Saturday, May 18, 2013

10 Random Thoughts I Had While Listening to the Top 30 on This Week's Billboard Hot 100

No. 6: "Come and Get It" Selena Gomez As big a star as she is (with or without Justin Bieber as her arm candy), I'm surprised that it's taken Gomez this long to finally score herself a Top 10 hit. I've heard far worse (like her 2011 single "Love You Like a Love Song," which spent forever on the Hot 100 without ever rising above No. 22), but I wish it didn't sound so much like a cold leftover from the recording sessions for Rihanna's first album.


No. 11: "Heart Attack" Demi Lovato I still secretly wish Lovato's second No. 10 hit (and third Top 10 overall) were a cover of Olivia Newton-John's 1982 No. 3 single of the same name.



No. 12: "The Way" Ariana Grande featuring Mac Miller The pure-pop sound is pure 2000 (and Miller's sweater in the video so The Cosby Show, circa 1984), and there's no evidence here that Grande, a Broadway and Nickelodeon star making her Hot 100 debut, is a better or worse singer than the Top 20's other two kiddie actresses-turned-pop stars, but it's the only one of their current singles that I actually wanted to hear twice. That said, I'll also say this: The callow, regressive pop sound of the genre's new princesses (Gomez, Lovato and now Grande) has me praying for the swift return of some of the old ones. Come back, Katy Perry and Lady Gaga, all is forgiven!


No. 15 "Get Lucky" Daft Punk featuring Pharell Williams Not only does disco not suck, but it never really went out of style. Daft Punk's first U.S. hit single may be a highlight in the Top 30, but I miss the French duo's Gallic electronic edge, which, to be fair, never got them higher than No. 66 on the Hot 100 (with "One More Time" in 2000).


No. 16 "My Songs Know What You Did in the Dark (Light 'Em Up)" Fall Out Boy I was never a Fall Out Boy fan when they were huge in the mid aughts (the band's song titles were always more interesting than the actual songs, which hasn't changed), and I'd forgotten all about the guys before they recently resurfaced following a five-year hiatus. As comebacks go, this one is fairly whatever, but I'm glad the single's a hit if for no other reason than that Pete Wentz can now glare at his ex Ashlee Simpson (where has she been?) and say, "Take that!"


No. 20: "#thatPOWER" will.i.am featuring Justin Bieber Here he goes again. More state-of-the-art overproduction and the biggest collaborators that money and superstardom can buy in search of an actual song. I respect will.i.am's skill as a producer, but must everything about him be so damn pretentious, from the ridiculous spelling of his name to the hashtag in front of the title of his latest single to the complicated styling of the title itself? Is he trying to hide the fact that behind the beats, there's actually #zer0SUBSTANCE?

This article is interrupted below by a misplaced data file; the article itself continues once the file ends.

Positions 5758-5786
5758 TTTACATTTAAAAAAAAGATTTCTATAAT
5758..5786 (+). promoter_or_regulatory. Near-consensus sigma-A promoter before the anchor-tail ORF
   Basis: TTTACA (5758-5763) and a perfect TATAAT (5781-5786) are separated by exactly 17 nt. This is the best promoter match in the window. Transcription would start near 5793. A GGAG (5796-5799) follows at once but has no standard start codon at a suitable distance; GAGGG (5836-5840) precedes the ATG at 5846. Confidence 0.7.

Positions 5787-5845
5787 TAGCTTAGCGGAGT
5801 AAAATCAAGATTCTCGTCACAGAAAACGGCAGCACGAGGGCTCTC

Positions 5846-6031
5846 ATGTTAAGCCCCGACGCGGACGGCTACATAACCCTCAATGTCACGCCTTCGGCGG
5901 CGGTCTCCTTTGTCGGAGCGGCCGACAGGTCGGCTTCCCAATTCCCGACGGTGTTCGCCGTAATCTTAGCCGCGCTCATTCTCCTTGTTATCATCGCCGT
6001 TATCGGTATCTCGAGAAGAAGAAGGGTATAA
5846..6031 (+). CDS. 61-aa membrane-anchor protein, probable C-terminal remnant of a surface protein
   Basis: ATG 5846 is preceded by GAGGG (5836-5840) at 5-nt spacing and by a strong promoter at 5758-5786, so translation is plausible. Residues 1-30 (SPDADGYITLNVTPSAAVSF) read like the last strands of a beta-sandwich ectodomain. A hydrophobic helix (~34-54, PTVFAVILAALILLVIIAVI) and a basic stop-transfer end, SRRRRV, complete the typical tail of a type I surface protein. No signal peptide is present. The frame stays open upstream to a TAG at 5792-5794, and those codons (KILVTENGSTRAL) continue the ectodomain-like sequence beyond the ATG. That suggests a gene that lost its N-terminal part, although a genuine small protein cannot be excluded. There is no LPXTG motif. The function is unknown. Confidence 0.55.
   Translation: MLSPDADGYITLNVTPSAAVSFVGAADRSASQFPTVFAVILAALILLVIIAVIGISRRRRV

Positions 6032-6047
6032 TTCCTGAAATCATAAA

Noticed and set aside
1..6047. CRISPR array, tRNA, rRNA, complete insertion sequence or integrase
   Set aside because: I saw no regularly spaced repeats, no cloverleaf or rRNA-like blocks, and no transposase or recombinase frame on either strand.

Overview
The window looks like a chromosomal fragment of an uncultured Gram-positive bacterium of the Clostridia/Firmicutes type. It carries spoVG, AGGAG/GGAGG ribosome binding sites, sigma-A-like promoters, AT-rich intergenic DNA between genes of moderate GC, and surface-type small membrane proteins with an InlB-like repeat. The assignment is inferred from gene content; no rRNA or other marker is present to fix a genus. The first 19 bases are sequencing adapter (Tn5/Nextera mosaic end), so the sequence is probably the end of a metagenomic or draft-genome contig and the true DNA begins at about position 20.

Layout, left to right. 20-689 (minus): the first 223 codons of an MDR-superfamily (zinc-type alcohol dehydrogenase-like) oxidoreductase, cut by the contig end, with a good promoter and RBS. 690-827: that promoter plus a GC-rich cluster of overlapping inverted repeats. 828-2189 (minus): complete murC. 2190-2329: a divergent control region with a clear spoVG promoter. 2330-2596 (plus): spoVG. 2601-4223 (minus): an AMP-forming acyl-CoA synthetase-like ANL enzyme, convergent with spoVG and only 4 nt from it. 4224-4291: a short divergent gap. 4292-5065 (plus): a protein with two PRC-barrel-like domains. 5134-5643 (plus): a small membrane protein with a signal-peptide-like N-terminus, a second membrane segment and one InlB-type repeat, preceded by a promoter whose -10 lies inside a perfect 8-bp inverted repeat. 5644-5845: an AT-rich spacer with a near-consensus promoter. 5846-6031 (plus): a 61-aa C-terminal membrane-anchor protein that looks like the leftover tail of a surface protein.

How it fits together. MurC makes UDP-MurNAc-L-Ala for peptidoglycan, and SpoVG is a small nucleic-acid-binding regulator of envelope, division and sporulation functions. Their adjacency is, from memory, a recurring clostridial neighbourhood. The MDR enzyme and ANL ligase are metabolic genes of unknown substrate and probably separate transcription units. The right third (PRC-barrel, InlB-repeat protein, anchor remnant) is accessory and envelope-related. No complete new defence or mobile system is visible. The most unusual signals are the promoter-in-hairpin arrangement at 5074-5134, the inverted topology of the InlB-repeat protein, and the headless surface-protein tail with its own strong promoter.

No. 23: "Highway Don't Care" Tim McGraw With Taylor Swift The man who inspired the title of her 2006 debut single brings out the best in Swift. Infinitely more listenable than "22," two notches down.


No. 24: "#Beautiful" Mariah Carey Ugh, another hashtag. I know they're very 2013, but shameless marketing ploys should have no place in the title of a single that probably would have hit No. 1 anyway. Still, I adore this track's modern Motown vibe, and it's, well, beautiful (sans hashtag) to see Carey back in the upper echelons of the Hot 100 where she belongs. But a part of me wonders why it had to be a trip for two. It's a bit -- well, maybe a lot -- ageist of me, but there's something off about seeing a 44-year-old mother of twins parading about in next to nothing next to a 27-year-old guy with a flat-ironed coif when she's got a 32-year-old husband at home.


No. 26: "Next to Me" Emeli Sandé About a year after my friend Trudi sent me the video of this, the third single by UK sensation Sandé, it's finally a hit in the U.S. Though it's always nice to welcome genuine talent into the Top 30, with Sandé, I appreciate her talent more than I actually enjoy her songs. In that sense, she's the British Alicia Keys.


No. 30 "Here's to Never Growing Up" Avril Lavigne I know Lavigne fancies herself a true artist (because she writes her own material, and compared to pop's princesses, she's kind of rock & roll), but at 28, she really needs to start changing her tune. To be forever young at heart is an understandable ambition, but "Complicated" was 11 years ago, and she's pushing 30 now. Is she still spelling "Sk8er Boi" with a numeral and an "i"? Guess what? Time to grow up -- at least in song. Leave the sentiments of being 22 to someone who actually is, like Taylor Swift.


Post a Comment